the features that render a teaching grammar more and more pedagogically
deviant. I suggest that there
are four such features or types of deviation from theoretical grammars. The present study thus does not take up the
question to what extent it is desirable, for a given purpose, to deviate
pedagogically in a given feature or type of deviation.
and most obvious feature of pedagogic deviation is grading. The arrangement of the formulations in a theoretical
grammar will be governed entirely by considerations of the theory
that the grammar-2 subscribes to—the theory about the nature of grammars-1.
Now let us suppose that the theory requires an arrangement,
say, of the following sort :
(1) S; N; V
where S, N, V respectively
stand for Sentence Formation, Nominal System, and Verbal System. We have already suggested that a theoretical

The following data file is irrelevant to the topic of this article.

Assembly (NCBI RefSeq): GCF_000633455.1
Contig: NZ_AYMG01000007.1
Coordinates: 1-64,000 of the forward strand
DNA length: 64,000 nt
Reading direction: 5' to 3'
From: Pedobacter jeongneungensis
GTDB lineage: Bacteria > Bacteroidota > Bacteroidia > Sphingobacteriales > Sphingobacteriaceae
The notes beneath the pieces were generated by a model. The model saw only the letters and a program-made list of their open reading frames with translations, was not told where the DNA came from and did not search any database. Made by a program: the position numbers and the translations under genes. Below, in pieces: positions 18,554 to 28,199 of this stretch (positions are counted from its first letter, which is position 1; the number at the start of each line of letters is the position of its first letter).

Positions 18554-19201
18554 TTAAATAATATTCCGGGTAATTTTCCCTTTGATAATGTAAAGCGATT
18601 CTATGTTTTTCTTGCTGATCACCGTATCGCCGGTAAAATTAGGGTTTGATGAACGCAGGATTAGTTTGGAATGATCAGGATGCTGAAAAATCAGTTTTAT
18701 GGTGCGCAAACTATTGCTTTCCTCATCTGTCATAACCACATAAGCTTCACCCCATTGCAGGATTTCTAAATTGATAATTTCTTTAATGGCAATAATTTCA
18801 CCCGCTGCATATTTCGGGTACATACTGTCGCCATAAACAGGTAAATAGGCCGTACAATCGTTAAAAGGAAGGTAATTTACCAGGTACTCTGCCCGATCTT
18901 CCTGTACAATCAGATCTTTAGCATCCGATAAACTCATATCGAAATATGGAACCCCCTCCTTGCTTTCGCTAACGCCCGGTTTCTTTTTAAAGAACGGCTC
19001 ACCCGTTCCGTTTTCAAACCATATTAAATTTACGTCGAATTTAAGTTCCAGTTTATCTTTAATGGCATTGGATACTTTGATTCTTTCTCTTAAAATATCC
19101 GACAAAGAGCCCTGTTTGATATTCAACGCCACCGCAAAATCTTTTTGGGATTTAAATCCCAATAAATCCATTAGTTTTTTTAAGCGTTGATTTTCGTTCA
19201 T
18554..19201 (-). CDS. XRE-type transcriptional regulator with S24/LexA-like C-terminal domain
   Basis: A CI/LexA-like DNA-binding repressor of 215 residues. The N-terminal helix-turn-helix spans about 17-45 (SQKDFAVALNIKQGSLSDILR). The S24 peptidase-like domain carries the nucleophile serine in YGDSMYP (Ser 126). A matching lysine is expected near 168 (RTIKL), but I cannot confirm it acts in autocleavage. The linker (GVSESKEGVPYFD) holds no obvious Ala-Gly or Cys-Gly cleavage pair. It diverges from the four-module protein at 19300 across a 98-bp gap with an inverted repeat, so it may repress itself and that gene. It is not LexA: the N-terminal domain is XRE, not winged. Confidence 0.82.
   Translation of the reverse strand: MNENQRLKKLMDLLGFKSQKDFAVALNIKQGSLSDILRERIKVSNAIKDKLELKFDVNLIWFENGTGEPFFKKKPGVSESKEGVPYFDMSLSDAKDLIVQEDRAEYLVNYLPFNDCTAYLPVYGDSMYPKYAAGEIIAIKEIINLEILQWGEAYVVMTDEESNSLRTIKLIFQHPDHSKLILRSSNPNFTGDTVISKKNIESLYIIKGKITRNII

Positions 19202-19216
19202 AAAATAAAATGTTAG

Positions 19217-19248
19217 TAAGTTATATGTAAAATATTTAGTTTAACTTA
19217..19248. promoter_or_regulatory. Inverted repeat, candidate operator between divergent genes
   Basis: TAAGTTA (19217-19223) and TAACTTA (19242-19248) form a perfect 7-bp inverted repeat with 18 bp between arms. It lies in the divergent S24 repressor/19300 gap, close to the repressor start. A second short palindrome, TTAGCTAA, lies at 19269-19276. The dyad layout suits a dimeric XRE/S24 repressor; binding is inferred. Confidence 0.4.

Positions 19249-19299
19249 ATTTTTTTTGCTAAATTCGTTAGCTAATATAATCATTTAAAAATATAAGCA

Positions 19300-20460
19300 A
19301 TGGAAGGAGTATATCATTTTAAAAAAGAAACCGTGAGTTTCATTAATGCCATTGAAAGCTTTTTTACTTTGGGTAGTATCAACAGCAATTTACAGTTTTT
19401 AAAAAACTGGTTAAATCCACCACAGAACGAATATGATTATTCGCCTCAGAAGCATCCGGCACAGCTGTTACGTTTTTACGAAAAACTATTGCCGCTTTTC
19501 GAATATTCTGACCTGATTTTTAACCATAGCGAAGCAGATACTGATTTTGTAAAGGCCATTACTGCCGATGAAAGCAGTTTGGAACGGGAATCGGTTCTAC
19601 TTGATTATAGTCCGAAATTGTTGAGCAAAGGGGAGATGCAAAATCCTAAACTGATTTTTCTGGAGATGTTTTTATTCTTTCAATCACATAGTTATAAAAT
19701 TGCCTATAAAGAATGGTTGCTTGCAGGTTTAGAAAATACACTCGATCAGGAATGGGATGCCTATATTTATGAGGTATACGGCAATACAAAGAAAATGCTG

grammar will also need to take note of the distinction between essential
and peripheral elements. For
simplicity’s sake let us postulate three degrees of descending essentiality
1; 2; 3
Combining (1) and (2),
we get (3) as an arrangement proper to a theoretical grammar :
S1 N1 V1
Whether the grammar is
written column-wise (S1 S2……) or row-wise (S1
N1…….) is only a matter of convenience and not germane
to its theoretical status. A matrix like (3) is adequate as a description
of a teaching grammar on the other hand cannot avoid being linearized. This linearization involves two processes
of adaptation: the teaching points must be grouped together and the
groups must be arranged in a sequence.
These twin processes of arrangement—namely, grouping
and grading—have to be considered at two levels: at the gross
level, say, arrangement into phases 1, 2, 3 and also at
the fine level, say, the division of each phase into units
1, 2, 3.
linearization in a full-scale teaching grammar that is the
least pedagogically deviant will take the following shape: